The Story Of The Serial Killer Who Made Clowns Scary

Photo: Lorimar TV/WB TV/Kobal/REX/Shutterstock.
Killer clowns are everywhere this fall, thanks to the film remake of Stephen King's It and American Horror Story: Cult. Clowns are scary because they have unpredictable motives, are otherworldly, have exaggerated features, and wear makeup that dehumanizes them. In short: the human brain finds it hard to understand clowns.
That wasn't always the case, however. One clown might have ruined it for everyone: serial killer John Wayne Gacy.
Gacy was a prolific serial killer who was active from 1972 to 1978 in Chicago. He was convicted of killing 33 people in 1980, and in the ensuing decades DNA analysis has been used to attempt to identify eight victims who have long been unknown, the New York Times reports. They have only succeeded in identifying two of them. One of those, a 16-year-old named James “Jimmie” Byron Haakenson, was only identified in June. All of Gacy's victims were young men and teenage boys.
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Gacy worked at children's parties as a character named Pogo the Clown. He was then dubbed "the Killer Clown" by the media during his trial. Gacy was jailed until his execution by lethal injection in 1994, and while incarcerated he painted numerous portraits of Pogo that are beyond creepy. Gacy, as Pogo, shaped his mouth into pointy tips, the Miami New Times reports, rather than rounding them to be kid-friendly. He lured young men to his home under the premise of offering them construction work and sometimes dressed as Pogo the Clown when he killed them, Biography reports.
Stephen King's It was published in 1986, not long after the Gacy case and prosecution would have played out all over the media. King says his direct inspiration was the idea writing a story about a troll under a bridge, but he had also said he wanted to play on a childhood fear of clowns. That fear was probably driven into overdrive when moms told their kids in the '80s to behave, or a killer clown like Gacy might get them, as a cautionary tale.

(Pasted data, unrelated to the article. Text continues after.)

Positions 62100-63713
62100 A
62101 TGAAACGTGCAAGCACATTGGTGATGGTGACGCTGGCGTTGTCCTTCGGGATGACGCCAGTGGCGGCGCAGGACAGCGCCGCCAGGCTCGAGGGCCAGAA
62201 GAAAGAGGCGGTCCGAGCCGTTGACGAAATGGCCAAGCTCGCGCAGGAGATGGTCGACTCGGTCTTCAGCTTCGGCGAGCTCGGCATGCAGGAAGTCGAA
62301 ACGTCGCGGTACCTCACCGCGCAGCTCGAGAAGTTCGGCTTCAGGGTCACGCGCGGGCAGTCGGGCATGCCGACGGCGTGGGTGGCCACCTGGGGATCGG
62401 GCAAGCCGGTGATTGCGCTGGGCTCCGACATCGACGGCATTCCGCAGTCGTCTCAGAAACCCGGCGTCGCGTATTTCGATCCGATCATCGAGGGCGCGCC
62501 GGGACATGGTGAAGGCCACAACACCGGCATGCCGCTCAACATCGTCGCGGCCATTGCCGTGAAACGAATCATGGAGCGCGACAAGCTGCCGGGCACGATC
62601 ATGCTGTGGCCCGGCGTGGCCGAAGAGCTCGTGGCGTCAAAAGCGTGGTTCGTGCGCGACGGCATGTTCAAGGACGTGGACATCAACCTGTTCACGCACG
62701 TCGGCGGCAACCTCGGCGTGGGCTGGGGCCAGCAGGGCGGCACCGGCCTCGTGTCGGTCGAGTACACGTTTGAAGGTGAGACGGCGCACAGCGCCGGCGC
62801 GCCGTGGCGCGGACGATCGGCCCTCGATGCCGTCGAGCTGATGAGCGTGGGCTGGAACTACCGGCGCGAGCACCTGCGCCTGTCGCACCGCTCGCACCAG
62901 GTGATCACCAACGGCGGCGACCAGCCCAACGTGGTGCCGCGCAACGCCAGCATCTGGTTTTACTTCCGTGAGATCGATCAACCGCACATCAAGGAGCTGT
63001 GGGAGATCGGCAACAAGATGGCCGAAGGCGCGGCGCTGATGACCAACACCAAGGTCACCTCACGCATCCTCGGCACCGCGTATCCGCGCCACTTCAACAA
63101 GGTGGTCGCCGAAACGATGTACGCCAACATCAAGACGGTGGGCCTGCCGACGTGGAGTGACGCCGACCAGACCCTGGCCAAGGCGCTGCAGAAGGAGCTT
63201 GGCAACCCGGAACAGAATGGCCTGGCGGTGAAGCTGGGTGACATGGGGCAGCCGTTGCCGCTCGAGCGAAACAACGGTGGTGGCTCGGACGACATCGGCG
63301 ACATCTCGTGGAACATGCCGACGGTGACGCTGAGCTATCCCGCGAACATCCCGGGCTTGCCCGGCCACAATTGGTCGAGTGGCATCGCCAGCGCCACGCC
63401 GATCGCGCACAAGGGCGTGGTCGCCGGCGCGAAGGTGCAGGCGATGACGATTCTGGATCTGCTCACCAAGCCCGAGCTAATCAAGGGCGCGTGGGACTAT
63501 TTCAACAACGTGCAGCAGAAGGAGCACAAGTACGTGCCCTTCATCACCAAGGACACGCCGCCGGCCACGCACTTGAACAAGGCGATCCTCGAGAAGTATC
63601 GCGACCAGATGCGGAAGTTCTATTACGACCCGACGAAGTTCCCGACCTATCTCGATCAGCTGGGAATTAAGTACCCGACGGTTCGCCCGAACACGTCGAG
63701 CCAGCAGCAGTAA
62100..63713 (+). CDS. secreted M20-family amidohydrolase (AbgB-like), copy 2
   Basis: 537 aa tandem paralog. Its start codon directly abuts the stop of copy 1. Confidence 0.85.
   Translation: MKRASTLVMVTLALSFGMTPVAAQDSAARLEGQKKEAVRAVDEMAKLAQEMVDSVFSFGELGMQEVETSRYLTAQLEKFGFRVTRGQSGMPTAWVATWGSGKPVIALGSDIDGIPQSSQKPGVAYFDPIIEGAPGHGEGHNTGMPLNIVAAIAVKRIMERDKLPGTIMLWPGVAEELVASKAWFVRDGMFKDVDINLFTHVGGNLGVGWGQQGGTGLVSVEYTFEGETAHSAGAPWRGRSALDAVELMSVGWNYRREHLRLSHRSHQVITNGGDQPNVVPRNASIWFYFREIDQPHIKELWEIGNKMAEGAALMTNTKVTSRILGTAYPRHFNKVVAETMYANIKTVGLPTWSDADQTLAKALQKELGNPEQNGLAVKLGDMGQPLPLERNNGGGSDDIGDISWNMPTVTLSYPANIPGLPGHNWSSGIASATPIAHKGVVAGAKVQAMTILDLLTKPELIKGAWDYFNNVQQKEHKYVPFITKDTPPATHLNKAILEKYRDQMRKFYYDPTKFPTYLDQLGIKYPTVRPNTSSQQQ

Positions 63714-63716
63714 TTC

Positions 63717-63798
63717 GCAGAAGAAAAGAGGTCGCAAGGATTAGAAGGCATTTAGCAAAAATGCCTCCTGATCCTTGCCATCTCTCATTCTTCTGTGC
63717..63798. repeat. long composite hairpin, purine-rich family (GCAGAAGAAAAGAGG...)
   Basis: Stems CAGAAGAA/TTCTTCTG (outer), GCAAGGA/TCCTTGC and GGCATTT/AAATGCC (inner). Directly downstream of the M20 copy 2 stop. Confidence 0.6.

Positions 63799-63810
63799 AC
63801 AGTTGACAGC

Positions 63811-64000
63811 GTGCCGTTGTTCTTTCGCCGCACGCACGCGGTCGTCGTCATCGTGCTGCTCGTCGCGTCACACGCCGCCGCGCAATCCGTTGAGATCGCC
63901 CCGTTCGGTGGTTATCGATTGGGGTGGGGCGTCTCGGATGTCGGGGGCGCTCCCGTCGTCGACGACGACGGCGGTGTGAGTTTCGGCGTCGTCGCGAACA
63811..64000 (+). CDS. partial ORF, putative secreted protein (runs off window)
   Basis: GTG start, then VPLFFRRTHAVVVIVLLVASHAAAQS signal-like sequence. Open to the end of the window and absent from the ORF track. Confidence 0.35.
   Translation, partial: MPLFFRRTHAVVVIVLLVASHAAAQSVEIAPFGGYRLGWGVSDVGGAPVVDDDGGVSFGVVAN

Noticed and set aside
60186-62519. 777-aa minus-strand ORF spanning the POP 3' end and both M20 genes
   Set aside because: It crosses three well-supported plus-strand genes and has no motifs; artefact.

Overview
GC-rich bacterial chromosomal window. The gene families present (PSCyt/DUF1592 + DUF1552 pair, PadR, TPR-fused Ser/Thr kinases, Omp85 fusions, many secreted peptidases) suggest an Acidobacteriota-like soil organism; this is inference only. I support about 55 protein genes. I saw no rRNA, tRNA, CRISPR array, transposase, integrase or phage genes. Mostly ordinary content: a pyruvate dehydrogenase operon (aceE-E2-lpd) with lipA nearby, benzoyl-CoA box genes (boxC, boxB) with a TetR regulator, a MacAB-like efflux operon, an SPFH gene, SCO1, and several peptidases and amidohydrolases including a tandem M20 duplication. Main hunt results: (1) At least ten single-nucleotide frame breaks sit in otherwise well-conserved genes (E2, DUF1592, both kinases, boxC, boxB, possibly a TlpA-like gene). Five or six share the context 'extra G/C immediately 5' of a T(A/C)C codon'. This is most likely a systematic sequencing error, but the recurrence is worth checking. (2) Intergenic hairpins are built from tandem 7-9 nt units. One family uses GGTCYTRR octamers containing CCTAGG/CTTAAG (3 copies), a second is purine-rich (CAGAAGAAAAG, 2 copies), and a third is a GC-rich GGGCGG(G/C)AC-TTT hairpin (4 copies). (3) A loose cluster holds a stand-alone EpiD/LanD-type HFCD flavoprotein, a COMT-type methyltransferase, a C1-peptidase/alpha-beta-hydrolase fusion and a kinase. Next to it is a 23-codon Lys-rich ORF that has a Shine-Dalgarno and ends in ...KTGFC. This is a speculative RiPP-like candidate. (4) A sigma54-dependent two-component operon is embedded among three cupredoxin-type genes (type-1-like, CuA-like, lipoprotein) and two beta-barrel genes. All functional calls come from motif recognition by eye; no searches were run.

The director of the It 2017 remake, Andy Muschietti, told the Guardian, "I wanted to go for something more layered, weird, and ancestral, a stranger and unpredictable kind of horror. There’s a passage in the book that stuck with me forever – Bill Denbrough saying, ‘What if this monster is eating kids because that’s what we’re told monsters do?’ So it might be a case of, ‘this character is alive as long as it’s alive in the imagination of children.’”
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In It, the clown preys on innocent children by discovering their worst fears, but in this season of American Horror Story, the clowns of Cult seem to have their sights set on adults. The season, inspired by the events around the 2016 election, appears to be taking an equally "ripped from the headlines" tack and taking those creepy clown sighting reports from last summer and fall to their gruesome conclusion. That was not only the overactive imagination of children, but adults seeing clowns mysteriously appearing in the wild.
We live in a world where we're still discovering the identities of a real-life killer clown's victims. It's no surprise that killer clowns are experiencing a resurgence in pop culture — let's just hope they don't start popping up in your neighborhood.
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